They have laid undisturbed for hundreds, sometimes thousands, of years. Intricate items often made from precious materials like gold and silver that have been buried, thrown away or even accidentally left behind.
But now, thanks to a steady rise in number of metal detectorists, treasure is being unearthed across the UK at an unprecedented level, providing finders with a possible reward while giving experts improved archaeological knowledge.
Under the Treasure Act, all finds must be reported and, if confirmed, museums are allowed to buy the items at their market value. The money is then shared between the finder and the landowner.
The data published by the museum this week also revealed the areas where the most treasure finds were reported, with Norfolk seeing the highest number with 95 finds, followed by Hampshire, 83, and Kent, 81.
Most of the finds, recorded by the museum’s Portable Antiquities Scheme (PAS), were discovered by metal detectorists and mudlarkers, people who scour muddy riverbanks for finds.
Among the discoveries was a hoard of three gold bracelets dating back to between 1500BC and 1100BC found unintentionally during a metal-detecting rally near Malmesbury. The decorations on them have helped expand knowledge of metalworking during the period.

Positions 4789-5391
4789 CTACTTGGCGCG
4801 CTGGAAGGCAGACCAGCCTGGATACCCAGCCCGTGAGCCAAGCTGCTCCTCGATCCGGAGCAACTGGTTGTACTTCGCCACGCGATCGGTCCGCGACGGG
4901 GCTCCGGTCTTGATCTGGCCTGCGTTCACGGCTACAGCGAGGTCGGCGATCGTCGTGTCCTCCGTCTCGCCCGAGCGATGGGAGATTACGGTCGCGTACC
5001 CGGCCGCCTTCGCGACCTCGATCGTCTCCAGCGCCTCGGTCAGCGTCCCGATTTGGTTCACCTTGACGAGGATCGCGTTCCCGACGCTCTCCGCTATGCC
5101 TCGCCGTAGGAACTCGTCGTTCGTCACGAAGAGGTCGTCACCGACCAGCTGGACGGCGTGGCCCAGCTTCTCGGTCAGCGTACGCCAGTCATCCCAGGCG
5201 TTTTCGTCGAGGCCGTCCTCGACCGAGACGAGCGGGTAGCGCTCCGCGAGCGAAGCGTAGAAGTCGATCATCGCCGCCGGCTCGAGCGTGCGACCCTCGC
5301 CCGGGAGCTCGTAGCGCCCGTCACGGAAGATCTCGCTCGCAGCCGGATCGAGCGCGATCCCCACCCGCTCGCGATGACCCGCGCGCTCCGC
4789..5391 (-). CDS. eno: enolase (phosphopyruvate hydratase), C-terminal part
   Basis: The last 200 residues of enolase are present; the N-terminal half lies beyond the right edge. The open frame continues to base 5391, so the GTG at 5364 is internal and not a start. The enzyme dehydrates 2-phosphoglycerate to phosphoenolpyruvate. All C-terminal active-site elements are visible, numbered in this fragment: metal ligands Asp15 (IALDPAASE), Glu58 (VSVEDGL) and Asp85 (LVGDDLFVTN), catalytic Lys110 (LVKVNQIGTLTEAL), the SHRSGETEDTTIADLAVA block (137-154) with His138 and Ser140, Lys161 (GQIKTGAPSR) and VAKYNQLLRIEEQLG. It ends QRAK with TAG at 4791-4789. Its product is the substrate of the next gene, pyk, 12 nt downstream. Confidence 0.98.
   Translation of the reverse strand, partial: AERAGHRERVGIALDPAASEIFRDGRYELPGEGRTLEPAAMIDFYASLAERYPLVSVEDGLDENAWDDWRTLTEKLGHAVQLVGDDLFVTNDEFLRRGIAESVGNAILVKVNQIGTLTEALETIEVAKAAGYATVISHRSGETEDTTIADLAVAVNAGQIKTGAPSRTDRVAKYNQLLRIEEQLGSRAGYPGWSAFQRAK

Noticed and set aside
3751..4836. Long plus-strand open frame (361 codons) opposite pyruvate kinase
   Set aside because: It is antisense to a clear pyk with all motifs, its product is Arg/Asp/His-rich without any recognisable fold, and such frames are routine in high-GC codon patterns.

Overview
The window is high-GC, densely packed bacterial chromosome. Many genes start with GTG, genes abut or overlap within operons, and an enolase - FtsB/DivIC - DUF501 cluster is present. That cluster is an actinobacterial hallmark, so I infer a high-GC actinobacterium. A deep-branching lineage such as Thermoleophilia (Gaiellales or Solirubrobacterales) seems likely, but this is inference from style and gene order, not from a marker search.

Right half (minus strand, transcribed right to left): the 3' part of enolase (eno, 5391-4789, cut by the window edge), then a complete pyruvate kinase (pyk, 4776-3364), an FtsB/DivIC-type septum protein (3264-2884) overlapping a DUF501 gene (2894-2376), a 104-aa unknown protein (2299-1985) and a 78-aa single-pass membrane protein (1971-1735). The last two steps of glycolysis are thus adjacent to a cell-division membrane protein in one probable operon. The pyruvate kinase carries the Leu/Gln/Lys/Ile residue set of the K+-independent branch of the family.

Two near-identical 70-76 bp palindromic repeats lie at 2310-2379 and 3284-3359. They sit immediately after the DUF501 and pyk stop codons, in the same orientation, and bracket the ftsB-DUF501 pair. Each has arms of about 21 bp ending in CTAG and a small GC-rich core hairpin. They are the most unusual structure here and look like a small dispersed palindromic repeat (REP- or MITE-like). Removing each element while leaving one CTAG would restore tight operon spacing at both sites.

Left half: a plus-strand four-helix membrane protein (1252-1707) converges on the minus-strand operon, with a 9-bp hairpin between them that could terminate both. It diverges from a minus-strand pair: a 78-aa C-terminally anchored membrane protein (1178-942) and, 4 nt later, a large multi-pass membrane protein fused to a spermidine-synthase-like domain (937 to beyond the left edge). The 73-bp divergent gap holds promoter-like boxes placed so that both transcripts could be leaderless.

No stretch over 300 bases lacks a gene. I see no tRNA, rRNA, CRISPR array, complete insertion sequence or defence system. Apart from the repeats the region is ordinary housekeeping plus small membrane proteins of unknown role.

Also, a medieval rosary bead carved out of bone, possibly depicting the Virgin Mary, was found on the River Thames shore by mudlarker Caroline Nunnely.
In Staffordshire, a metal detectorist discovered a 3,000-year-old gold dress fastener made in Ireland that showed early cultural links across the Irish Sea. The dress fastener found by Jonathan Needham is one of only seven discovered in England and Wales.
In its report, the British Museum said the rise in treasure finds, which were among 53,490 archaeological discoveries in 2022, made a “huge contribution” to increasing archaeological knowledge in the UK.
It said: “Most objects have been found by people metal-detecting, and most of the finds were made on cultivated land where they otherwise could be lost to ploughing.”
Sir Mark Jones, interim director of the British Museum, added: “The information about finds is being recorded by the PAS to advance knowledge of past peoples, where and how they lived.
“As such, it reflects every part of human history, from the palaeolithic to more modern times, across the whole of England and Wales. Most of the finds recorded have been found by members of the metal-detecting community and I wanted to especially thank them for recording these items with the PAS.”
Sir Mark also urged metal detectorists to be responsible; seeking permission from landowners and reporting finds.
While The National Council for Metal Detecting has reported a 10 per cent increase in membership up to 2021, to more than 300,000 members - there are still issues with rogue detectorists with continuing reports of “nighthawkers” who raid ancient sites after dark.
Five years ago, police stepped up patrols along Hadrian’s Wall after illegal metal detectorists were spotted working in the area.